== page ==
Deer in the Headlight: Better Lucky than Good
For those of you looking for a blow-by-blow report of last week’s Snipe Western Hemisphere and Orient Championship, I suggest you read the report on SnipeToday. Because today’s post has nothing to do with books and only a loose association with boats: it concerns one lone deer who (until a few Wednesdays ago) was wandering somewhere along I-80 in Illinois.
I’d always thought hitting a deer was a very stupid thing to do. I still think that, but now I realize how unimportant smart or stupid are in this particular situation. When a head (and a very scared eye) appeared just over the hood of the car, only inches away, there was no time to brace, or swerve, or do anything other than yell “SH*T” at a very loud volume. And once I’d hit the thing, the whole picture changed. Deer in the headlights? Yup.
We were 1000 miles into a 3000 mile road trip, towing two boats from Rhode Island to San Diego, and yes of course it was 2AM. The good news is that I was wide awake, listening to the radio and probably singing along. Andrew Pimental was nodding off, so his first reaction to the impact was “We’re rolling over.” Fortunately we didn’t, and I quickly pulled to the side of the road to inspect the damage.
Once on the shoulder, however, I could hear the voice of Liz Filter in my ear: “Do NOT stop by the side of the road unless you can’t possibly drive any further. You’re going to get hit.” So after pulling the dangling and probably destroyed side mirror in through the window, I crept on another mile or so to the next exit.
There were two trucks already pulled off onto the shoulder there, so I figured it was a safe place to stop. Andrew and I got out and looked at the front left corner of the car… and we both figured our trip was over. The left headlight dangled from its wires. The surrounding trim was in pieces. Even the front grill had been damaged, though fortunately we didn’t see any deer remnants anywhere. How were we ever going to make it to San Diego now?
(Fortunately, we and the boats and trailer were all fine.)
Necessity is the mother of invention, and it was two in the morning in a very dark, very uninhabited part of the country. It could be hours before a tow truck arrived, and besides, we both hate asking for help. So we got out a flashlight and started pulling out all the loose parts we could reach, all the while looking to see if there were any dripping fluids of any kind. The longer the road stayed dry under the car, the more optimistic we became.
Andrew figured out how to unplug the headlight, which was actually still working (but no longer secured to the car except by the wiring). That large square of unshattered but now useless plexi and plastic dominated a pile of parts that eventually filled up the foot well area of the back right passenger seat. Trim pieces filled up a plastic shopping bag, all too small to save but not exactly biodegradable either. Loose wires were taped up, and a final piece of trim (still secured to the car at the bottom, but flapping at the top) was tied up with line so it wouldn’t drag against the tire. And then we got back in (switching seats, since Andrew very kindly offered to take over driving), started the engine, and carefully crept back onto I-80.
Amazingly, the car drove as if it had never been hit. Yes, we were missing a headlight, and the left mirror (taped back into place) was too low even for me. But the steering, alignment, tires, and other key aspects were all working fine. We spent the next 2000 miles marveling about Audi engineering, which obviously had worked out what should be designed to self-sacrifice and what should be impact-resistant in a collision like this.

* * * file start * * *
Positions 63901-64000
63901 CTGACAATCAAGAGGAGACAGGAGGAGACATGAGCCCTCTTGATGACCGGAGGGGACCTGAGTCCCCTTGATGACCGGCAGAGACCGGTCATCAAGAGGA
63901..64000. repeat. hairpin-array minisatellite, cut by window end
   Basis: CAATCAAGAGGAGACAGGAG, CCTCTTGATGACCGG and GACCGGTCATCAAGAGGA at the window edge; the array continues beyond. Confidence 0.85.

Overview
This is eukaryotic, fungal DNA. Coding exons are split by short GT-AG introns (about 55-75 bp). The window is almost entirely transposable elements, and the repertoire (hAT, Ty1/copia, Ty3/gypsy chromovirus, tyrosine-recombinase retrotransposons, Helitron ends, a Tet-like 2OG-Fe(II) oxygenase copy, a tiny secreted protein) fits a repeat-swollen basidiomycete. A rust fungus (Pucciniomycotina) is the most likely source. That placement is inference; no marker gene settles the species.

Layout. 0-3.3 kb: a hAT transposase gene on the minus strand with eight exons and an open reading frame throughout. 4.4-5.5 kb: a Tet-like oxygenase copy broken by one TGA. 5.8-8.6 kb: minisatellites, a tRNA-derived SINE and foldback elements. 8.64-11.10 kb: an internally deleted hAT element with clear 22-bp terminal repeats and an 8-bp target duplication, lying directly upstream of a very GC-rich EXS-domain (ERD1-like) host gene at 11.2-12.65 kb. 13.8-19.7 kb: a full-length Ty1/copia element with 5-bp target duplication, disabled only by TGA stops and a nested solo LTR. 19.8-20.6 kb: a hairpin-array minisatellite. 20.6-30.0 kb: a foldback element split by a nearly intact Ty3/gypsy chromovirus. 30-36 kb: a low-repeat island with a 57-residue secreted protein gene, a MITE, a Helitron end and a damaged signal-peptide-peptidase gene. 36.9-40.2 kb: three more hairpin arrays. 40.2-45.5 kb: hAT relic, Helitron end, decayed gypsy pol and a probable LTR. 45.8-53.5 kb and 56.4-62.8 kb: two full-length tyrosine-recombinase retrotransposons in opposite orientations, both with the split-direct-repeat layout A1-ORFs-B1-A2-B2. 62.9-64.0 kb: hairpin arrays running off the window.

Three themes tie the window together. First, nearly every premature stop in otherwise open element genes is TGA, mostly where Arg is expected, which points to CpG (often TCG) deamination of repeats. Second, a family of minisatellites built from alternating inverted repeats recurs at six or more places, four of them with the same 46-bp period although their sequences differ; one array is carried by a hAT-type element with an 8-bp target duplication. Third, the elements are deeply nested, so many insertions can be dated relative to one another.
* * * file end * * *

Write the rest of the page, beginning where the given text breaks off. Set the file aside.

We drove through the night as planned, though I was too keyed up to sleep very much during that next shift. When I took over after sunrise, it started to get hot inside the car… and we realized we did have a serious issue: no AC. Unfortunately it wasn’t just a fuse, so we lived with open windows and sweat for the rest of the trip—just like our previous road trips together in older vehicles. The west side of the Rockies in the late afternoon was the worst, with a dropping sun beating in through the windshield. But the car was still going, so a little discomfort wasn’t going to stop us.
Our original plan was to stop somewhere the second night, but the hottest part of the drive still lay ahead. So after a short dinner stop in Colorado we kept going through the night again, taking turns every time we filled up the gas tank and checking on each other in between. (“You okay?” “Yup.”) The outside temperature rarely went below 80 degrees through the desert that night, so it would’ve been brutal midday.
Andrew did admit he was getting a little sleepy at one point, but before we could get to an exit to switch drivers we were pulled over by a state trooper who had noticed our missing headlight. As soon as we explained that we were without AC and trying to get through the desert in the relative coolness of night, he let us go and wished us well. And the adrenaline kept Andrew awake for another two hours.
We rolled into San Diego Yacht Club in time for a well-deserved and delicious breakfast Thursday morning. Elapsed driving time from Jamestown to Point Loma was a mere 51 hours, a new personal record that I have no intention of trying to match or break any time soon. After filling our bellies and cleaning off the road grime with a long hot shower, we got back in the car again (minus the trailer) to head for the local Audi dealership.
Tune back in for part 2 of Deer in the Headlight to see what happens next.